Frankly, my natural politeness and desire to help my fellow foodist is wearing mighty thin these days. My website, The Grub Report, turned five this past August, and I realized that I am still answering unsolicited requests for recipes, San Francisco restaurant and accommodation recommendations, culinary school advice, and general food information. Honestly, I have no problem answering such requests, I really don't, but I rarely get any sort of response. Do I require flowers, chocolates, wine, or proposals of marriage? Of course not. While I do happen to get a few of the latter in response to my rants and recaps at Television Without Pity, I don't tend to get them at Grub Report.
When Sam -- possibly the most generous and non-egotistical food blogger I know -- touched upon the idea of bad manners across emails, I knew it was okay for me to feel the way I had been feeling for well over a year.
Am I grateful that people read and think highly enough of me to ask for recipes, restaurant and accomodation recommendations, advice that could affect their life, and general information? Of course, but would it kill them to hit "reply" on their email and simply type: "T-h-a-n-k-s"?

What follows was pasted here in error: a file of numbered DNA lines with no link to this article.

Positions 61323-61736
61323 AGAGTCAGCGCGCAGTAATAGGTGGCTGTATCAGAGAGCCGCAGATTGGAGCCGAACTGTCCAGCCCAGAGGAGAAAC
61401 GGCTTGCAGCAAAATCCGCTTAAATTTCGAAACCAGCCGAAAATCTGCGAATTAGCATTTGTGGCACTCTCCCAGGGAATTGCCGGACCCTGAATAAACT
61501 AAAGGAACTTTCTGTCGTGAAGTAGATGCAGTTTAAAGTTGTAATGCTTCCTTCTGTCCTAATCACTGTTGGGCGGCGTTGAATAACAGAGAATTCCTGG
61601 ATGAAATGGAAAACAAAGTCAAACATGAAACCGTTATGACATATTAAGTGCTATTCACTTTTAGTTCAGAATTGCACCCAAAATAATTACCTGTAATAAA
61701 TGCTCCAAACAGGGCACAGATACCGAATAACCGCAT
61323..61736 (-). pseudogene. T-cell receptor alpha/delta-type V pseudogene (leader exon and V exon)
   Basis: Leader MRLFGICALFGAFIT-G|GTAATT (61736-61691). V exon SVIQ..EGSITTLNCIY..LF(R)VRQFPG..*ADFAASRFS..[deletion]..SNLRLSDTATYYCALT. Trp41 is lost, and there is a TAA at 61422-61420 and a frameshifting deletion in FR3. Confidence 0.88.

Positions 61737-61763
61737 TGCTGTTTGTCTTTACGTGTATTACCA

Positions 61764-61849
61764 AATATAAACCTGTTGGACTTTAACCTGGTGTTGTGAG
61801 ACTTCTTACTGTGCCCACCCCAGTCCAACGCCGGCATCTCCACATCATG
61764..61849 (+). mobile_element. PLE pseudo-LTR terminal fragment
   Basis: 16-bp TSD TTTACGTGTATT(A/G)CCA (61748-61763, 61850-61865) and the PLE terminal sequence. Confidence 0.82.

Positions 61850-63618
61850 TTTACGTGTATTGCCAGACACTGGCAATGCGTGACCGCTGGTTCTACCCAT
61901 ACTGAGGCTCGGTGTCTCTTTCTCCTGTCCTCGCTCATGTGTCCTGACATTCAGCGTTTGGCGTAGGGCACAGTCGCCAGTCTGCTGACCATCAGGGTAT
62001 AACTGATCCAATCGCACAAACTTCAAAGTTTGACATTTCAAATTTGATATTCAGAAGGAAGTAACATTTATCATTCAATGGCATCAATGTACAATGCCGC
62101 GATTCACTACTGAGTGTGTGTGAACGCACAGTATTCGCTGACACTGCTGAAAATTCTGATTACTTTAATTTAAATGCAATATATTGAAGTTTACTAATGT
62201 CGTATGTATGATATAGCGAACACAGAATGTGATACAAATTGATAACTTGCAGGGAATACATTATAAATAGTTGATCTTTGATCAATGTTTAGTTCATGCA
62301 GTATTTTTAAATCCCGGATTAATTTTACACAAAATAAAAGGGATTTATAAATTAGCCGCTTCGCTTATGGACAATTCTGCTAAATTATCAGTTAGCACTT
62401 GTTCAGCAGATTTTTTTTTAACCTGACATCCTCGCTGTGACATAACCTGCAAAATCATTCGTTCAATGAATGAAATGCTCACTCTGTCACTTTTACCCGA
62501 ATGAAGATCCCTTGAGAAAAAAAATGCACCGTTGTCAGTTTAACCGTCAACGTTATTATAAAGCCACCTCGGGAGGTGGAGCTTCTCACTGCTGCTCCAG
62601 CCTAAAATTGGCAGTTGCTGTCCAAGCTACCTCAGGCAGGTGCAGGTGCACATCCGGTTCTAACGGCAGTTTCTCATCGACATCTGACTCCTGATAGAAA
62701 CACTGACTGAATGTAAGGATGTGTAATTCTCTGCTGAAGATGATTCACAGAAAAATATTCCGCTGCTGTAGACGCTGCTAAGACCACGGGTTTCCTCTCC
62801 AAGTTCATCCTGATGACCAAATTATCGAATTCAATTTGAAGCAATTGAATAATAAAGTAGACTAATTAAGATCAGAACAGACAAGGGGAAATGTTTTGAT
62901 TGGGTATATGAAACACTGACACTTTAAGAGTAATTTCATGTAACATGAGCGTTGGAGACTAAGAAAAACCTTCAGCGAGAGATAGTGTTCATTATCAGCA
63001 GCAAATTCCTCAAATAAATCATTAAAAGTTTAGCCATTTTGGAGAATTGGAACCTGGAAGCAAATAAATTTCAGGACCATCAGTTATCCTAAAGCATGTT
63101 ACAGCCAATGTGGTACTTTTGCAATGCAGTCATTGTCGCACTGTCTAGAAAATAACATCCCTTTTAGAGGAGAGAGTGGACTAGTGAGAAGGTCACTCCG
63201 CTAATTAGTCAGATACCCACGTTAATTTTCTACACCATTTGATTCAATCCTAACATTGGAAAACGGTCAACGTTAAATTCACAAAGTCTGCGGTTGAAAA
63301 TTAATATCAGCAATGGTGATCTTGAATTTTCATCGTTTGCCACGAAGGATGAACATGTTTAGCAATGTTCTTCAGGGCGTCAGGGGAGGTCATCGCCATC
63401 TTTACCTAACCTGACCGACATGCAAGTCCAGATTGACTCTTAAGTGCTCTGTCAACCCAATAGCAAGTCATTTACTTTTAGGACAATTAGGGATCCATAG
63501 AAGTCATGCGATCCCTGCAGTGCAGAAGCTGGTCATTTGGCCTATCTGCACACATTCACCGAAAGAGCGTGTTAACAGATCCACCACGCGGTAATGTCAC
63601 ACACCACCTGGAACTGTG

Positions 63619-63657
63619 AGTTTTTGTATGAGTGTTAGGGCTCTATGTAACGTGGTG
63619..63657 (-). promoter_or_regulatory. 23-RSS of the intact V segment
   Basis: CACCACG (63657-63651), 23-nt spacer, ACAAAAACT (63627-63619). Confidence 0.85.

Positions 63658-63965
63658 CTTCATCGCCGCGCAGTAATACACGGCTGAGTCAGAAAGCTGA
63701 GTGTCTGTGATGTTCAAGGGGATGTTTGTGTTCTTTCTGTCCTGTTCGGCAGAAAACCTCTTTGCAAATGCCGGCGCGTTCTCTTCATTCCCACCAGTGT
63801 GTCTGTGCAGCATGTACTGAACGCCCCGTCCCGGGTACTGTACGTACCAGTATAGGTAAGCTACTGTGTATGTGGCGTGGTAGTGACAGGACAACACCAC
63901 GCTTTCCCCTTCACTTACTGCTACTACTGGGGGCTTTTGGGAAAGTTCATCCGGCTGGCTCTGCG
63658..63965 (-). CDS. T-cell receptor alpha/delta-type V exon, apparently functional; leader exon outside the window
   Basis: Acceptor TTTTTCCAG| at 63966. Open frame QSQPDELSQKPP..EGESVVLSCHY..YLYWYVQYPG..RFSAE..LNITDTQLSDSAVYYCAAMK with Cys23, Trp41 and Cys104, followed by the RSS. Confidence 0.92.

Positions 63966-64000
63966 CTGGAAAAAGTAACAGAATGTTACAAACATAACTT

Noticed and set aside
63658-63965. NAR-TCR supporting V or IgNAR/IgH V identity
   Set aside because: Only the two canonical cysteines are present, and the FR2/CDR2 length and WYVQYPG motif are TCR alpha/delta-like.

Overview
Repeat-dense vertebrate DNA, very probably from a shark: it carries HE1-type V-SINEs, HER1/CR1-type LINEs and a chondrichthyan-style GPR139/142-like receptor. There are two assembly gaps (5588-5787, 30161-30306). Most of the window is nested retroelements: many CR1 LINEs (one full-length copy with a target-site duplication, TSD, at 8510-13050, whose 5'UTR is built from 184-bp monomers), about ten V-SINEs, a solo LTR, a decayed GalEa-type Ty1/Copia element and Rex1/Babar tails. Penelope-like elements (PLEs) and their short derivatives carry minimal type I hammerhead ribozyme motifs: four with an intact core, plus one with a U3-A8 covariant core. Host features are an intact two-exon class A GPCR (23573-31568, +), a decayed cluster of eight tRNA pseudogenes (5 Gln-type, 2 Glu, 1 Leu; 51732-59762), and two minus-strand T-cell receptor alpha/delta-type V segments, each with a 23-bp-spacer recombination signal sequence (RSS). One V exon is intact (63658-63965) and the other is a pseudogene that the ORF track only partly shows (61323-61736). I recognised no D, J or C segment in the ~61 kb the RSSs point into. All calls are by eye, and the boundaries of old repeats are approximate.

What has happened -- and this is something I've been wondering about for years now -- to manners on the Internet? Where are the polite, the kind, and the thoughtful? I know there are some out there because when I was dealing with my fairly disturbing vertigo, my inbox filled with sympathy, shared experiences, and general inquiries for my well-being. When I had my travails with pies this summer, I got a similar (and very welcome) deluge of helpful, considerate emails. I know these people exist, so why do extensively answered queries go unthanked and unrecognized?
Frankly, it's not even just about getting thanked (that's the least they can do, actually), because I'm genuinely interested to know if my cooking tips helped, if the local restaurant was enjoyed or hated (really, I like to know both sides), or what was thought of the suggested brunches.